Remember for a moment when you fell in love with your spouse. Wasn’t it wonderful anticipating spending time together? Michaelann remembers bathing extra long, choosing just the right outfits, making sure that she was presenting herself in the best possible way. Curtis would even go so far as to wash and clean his car before each date. We can have that same desire to present our best selves to God as well. We have been given the wonderful Sacrament of Confession, in which Christ forgives our sins, cleanses our souls, and gives us the grace to be stronger in the face of temptation, making us more
presentable before God. How often do we take advantage of the rich blessings we are offered? Christ continues to bestow Himself on us in the Eucharist. He
desires to transform each one of us. God pours His very life into ours; we receive His Son’s body, blood, soul, and divinity. The sacraments are efficacious signs of grace, instituted by Christ and entrusted to the Church, by which we receive divine life (Catechism, no. 1131).

The Family That Prays (and Fasts) Together Stays Together

We have been working for years to develop “The Martin Way.” It is up to each family to find out what will be their family’s way. While each family is different, there are certain elements we have found very effective. In our family, we like to stress the liturgical year and the lives of the saints. We try to incorporate the liturgical year by remembering each of the children’s saint day. Baptism days are a bigger deal than birthdays. We change our
tablecloth colors as they coincide with the color of the liturgical calendar (for example, purple during Lent), and the children notice the same colors as we attend Mass. As our children are getting older we are trying to incorporate a family reading time. We have included the classics as well as many of the lives of the saints. Our goal is to have the children venture off on their own to do more individual reading about these great heroes and heroines of our faith.

In addition, we try to foster the growth of virtue in our children. Every week or so we focus on a new virtue. Just recently, we had been working, for about five days, on the virtue of respect. Michaelann had just asked our six-year-old Augustine to do a chore. He began to whine, and then caught himself, and said, “I’m sorry mom, that wasn’t very respectful.” It is always a joy to see some progress in your work of cultivating the soil of a heart.

Talk Tips

  • At Sunday dinner, ask the children to each share a way they could be more like Christ. Then ask for ideas of what the family could do. Take some of
    these ideas and make them your action points as well.
  • Discuss and decide the best time for family prayer.
  • As a couple, talk about ways that you might better pass on the faith to your children. Could you incorporate the liturgical year more effectively?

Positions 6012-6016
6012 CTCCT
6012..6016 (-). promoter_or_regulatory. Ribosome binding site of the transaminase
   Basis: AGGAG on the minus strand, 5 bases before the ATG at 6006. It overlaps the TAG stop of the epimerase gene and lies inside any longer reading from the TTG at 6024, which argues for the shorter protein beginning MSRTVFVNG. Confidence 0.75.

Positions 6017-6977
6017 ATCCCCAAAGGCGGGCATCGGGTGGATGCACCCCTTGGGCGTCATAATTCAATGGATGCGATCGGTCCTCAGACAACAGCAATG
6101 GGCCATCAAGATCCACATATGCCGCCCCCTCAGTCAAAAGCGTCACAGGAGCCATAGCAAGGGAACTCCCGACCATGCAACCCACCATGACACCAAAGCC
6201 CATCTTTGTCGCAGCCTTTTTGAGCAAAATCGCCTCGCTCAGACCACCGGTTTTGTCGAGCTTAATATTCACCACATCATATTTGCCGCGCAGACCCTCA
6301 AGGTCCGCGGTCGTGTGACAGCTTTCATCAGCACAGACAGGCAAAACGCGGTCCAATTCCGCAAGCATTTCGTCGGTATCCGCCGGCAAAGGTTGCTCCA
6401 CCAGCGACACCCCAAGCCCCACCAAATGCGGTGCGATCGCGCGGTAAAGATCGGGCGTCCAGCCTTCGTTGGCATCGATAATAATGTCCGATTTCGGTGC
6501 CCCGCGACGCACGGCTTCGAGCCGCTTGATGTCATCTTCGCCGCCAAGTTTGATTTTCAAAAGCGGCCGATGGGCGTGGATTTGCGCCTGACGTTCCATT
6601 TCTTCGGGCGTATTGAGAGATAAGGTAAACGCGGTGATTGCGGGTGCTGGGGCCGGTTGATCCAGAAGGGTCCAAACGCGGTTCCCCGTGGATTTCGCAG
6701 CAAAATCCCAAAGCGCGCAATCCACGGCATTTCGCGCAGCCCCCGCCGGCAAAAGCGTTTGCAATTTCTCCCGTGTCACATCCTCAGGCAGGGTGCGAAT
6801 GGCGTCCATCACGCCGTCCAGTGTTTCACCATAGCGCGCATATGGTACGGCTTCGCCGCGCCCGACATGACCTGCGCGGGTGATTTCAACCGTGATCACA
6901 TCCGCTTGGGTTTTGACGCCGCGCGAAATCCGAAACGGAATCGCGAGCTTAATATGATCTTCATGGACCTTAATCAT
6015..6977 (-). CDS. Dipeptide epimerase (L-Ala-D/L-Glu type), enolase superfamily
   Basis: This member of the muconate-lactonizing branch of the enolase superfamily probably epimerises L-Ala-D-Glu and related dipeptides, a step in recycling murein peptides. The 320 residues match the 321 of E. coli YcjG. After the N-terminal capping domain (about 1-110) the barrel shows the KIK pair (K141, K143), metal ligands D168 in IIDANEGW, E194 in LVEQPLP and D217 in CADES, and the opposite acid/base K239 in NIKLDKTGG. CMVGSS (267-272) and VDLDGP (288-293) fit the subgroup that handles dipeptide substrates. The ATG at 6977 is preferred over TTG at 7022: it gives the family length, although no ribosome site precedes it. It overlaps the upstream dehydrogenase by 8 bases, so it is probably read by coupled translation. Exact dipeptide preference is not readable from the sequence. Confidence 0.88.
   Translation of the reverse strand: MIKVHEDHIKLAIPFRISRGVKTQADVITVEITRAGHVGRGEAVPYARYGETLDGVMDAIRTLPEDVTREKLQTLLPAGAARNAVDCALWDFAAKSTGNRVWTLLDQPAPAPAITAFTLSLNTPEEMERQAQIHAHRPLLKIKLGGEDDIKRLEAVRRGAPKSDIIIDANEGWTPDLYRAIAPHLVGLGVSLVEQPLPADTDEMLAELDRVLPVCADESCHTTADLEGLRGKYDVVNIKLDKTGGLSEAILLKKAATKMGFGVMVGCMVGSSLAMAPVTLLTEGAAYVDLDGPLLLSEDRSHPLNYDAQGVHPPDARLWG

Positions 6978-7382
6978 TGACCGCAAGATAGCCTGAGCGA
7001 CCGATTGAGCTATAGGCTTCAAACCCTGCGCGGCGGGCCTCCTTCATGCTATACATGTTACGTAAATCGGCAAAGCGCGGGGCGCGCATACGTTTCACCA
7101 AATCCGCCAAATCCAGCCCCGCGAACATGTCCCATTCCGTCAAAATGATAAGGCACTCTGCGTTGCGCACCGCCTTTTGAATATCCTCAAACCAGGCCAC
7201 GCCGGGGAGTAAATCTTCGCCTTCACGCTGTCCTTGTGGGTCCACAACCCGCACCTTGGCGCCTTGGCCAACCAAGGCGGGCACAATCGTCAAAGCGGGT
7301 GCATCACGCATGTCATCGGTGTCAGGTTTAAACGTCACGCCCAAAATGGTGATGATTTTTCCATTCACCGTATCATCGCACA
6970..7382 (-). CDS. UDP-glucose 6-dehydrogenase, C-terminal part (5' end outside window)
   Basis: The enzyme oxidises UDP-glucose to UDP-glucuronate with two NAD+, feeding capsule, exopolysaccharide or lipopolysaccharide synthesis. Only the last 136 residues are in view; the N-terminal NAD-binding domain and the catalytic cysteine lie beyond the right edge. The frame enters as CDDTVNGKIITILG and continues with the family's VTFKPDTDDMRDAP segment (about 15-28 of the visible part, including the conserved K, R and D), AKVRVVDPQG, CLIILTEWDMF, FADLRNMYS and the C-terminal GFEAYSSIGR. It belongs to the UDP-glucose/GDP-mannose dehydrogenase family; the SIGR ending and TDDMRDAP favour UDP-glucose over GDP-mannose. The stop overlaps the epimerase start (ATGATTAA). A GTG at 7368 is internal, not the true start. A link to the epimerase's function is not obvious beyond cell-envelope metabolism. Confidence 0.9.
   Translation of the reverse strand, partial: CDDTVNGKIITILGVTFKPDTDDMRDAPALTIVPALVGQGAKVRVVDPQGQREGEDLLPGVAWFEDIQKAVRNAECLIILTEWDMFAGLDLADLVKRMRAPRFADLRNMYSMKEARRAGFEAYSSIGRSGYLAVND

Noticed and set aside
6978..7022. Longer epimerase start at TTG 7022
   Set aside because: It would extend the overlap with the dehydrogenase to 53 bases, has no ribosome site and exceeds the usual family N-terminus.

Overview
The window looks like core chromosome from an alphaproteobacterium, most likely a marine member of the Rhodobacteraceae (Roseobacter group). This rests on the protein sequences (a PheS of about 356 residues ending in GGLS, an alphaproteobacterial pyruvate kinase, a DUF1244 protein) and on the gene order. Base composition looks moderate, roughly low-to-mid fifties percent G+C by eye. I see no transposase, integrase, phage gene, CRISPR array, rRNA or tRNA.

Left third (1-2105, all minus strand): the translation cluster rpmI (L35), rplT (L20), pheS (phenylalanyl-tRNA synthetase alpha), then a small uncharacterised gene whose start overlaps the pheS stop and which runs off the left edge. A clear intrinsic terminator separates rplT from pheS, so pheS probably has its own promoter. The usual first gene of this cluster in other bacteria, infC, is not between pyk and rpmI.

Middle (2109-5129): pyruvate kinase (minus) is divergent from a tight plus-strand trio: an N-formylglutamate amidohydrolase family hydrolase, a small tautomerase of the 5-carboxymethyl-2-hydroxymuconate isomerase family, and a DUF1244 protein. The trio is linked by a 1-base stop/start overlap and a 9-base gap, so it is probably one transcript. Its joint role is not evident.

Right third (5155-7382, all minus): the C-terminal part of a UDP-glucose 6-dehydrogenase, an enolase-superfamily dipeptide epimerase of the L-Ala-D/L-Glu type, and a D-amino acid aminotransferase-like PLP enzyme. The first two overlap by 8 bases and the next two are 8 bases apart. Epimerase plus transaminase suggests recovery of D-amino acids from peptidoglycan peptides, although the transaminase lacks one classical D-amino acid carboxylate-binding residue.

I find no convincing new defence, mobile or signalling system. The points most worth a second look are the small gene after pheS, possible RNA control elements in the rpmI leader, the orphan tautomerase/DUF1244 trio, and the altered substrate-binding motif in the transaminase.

Could you begin to read about the saints together or get a child’s picture Bible and begin to read and learn Bible stories as a family?

Additional Reading

The Catholic Parent Book of Feasts, by Michaelann Martin, Carol Puccio, and Zoë Romanowsky

Conversation With Christ, The Teaching of St. Teresa of Avila about personal prayer, ed. by Peter Thomas Rohrbach

Catechism, nos. 2683-96 (Guides for Prayer)

Catechism, nos. 2697-2745 (The Life of Prayer)

Catechism, nos. 2201-57 (The Family in God’s Plan)

Catechism, nos. 1113-34 (The Sacraments)

Action Points

  • Arrange to have a family meeting where everyone comes together to discuss how the family can better serve God. You could visit an elderly neighbor or
    make cookies to cheer up someone. The older kids could offer free baby-sitting for a new mom, or mow the lawn for an elderly neighbor . . . the ideas
    are infinite! Just think of ways to be like Christ, to serve and to give of self.
  • Recommit yourself to a time for personal prayer. Then talk to your spouse about how you can encourage each other in prayer. Recommit the family to a
    prayer time together.
  • Take out a calendar and mark family feasts, name days, etc., to begin to celebrate the liturgical year in your family.

Personal Application

    1. Read Romans 12:1-2. What choice must we make? How might you be transformed or renew your mind? What tools do we have to accomplish these tasks?
      ________________________________________ ________________________________________ ________________________________________
    2. Jesus gives us examples of His prayer life. Read Matthew 26:36-45; Mark 1:35; 6:46-47; Luke 5:16; 6:12; and John 17. When, where, and how does Jesus pray? How can we use His example and imitate it in our own lives? ________________________________________ ________________________________________
    3. In Matthew 25:31-46, Christ tells us what to expect at the final judgment. What type of customs or activities can we do in our families to live as Christ is asking of His followers? ________________________________________ ________________________________________
    4. Read Hebrews 13:2. What encouragement does this verse give you when it comes to serving those in need? ________________________________________ ________________________________________ ________________________________________